Clad in a blue apron, Mati Ciprian hunched over a hot stove.
Her blue eyes narrowed on the boiling pot. This penne pasta had to be "al dente."
The student in a Harper College culinary class not only had to impress her instructor, Pieranna Fanella, who has 25 years of cooking for an Italian husband under her belt. Mati also knew her pasta primavera will act as one of the main courses in a lunch Thursday for homeless families at Journeys-The Road Home in Palatine.
"I definitely want to make it the best for other people who don't have anything," the Bloomingdale 12-year-old said.
For the last three years, Fanella has taught youngsters how to prepare fresh meals in a sometimes cramped, loud kitchen, tucked away in a basement of an academic building on Harper's Palatine campus.
She expects tasty dishes, clean work stations and teamwork. It's a classroom where kids often say "please," taking turns juggling pots and utensils.
The students always brought home what they whipped up during the day for family dinners. Fanella, though, wanted to instill a lesson about hard work and selflessness.
So the Streamwood woman flipped open her computer and typed in "homeless shelter Palatine" on Google. With Harper's main campus in town, she wanted a local connection and decided on Journeys, a nonprofit group that works with PAD shelters in nearly 20 churches, and provides job counseling, among other tools.
She explained the assignment to a group of about a dozen kids Wednesday in Chocolate: From Bean to Bar, one of her four, two-week courses this month offered through a Harper summer program for elementary and high school students.
"You went to bed with a full stomach last night," Fanella told her students. "Some children your age did not."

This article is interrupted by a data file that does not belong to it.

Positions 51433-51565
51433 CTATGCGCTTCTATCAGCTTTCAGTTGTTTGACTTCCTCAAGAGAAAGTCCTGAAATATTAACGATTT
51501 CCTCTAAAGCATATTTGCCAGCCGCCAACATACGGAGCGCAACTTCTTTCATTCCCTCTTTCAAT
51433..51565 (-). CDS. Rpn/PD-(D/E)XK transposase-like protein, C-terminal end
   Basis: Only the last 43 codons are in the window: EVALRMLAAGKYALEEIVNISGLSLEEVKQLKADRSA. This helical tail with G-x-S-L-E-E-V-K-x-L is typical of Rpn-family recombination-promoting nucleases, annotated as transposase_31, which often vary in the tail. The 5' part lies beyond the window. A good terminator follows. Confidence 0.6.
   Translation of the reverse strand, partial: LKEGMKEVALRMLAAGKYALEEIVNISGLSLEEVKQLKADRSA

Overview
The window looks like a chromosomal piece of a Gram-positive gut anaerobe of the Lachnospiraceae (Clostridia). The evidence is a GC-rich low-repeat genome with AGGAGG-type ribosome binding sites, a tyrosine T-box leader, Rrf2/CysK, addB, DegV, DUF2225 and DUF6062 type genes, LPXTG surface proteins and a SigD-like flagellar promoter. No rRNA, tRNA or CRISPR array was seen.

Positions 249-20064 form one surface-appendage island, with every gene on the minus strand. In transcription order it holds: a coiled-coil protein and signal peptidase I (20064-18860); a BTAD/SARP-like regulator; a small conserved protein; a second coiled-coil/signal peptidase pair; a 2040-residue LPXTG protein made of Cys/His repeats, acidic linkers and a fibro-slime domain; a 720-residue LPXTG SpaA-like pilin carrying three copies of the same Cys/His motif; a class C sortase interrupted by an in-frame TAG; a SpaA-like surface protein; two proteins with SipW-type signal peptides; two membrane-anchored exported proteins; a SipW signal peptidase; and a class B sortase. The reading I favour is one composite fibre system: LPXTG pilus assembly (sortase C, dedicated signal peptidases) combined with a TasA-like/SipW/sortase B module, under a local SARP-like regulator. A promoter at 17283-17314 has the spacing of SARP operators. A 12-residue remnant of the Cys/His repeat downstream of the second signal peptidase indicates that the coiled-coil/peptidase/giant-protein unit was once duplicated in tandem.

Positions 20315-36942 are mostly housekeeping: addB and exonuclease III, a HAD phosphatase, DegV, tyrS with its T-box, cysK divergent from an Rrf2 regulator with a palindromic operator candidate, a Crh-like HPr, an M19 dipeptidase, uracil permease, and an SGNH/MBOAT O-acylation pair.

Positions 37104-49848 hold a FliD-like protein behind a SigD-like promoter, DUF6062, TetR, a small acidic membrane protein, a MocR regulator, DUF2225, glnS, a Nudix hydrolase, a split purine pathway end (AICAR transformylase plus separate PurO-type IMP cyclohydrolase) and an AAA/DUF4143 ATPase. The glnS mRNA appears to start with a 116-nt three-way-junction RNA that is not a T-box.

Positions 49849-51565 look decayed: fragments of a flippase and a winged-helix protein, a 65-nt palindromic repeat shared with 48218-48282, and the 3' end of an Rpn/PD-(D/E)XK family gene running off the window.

By Wednesday afternoon, their work filled four shelves in a walk-in refrigerator. On the menu: focaccia bread, cheese pizzas, roasted veggies, mac and cheese, mostaccioli -- all homemade by kids, the youngest of whom is 8. And that's just the savory lineup.
Fanella hopes to feed at least 30 people.
"They've always worked very well as a team, but I think this brought the kids closer," the beaming teacher said alongside the finished product. "They're really working together to make it successful. I'm really proud of them."
Michelle Zhang, 13, said the assignment carries a broader message.
"You can do a lot with different talents you have to help other people," said the Elk Grove Village teen, who arranged neat scoops of white chocolate chip cookie batter on a baking sheet.
Even the "class clown," Josh King, 11, eagerly washed dishes and offered his electric mixer to a buddy.
"They've all bought into the giving back to the community and helping others and wanting to cook for other people," said Kevin Hahn, Harper's recreation and youth programs coordinator. "The group dynamic is very cool. They all work together on different aspects of putting a meal together."
Fanella hopes Journeys clients see more than a hot meal.
"We want them to feel that comfort and that joy and love we're putting into it," she said.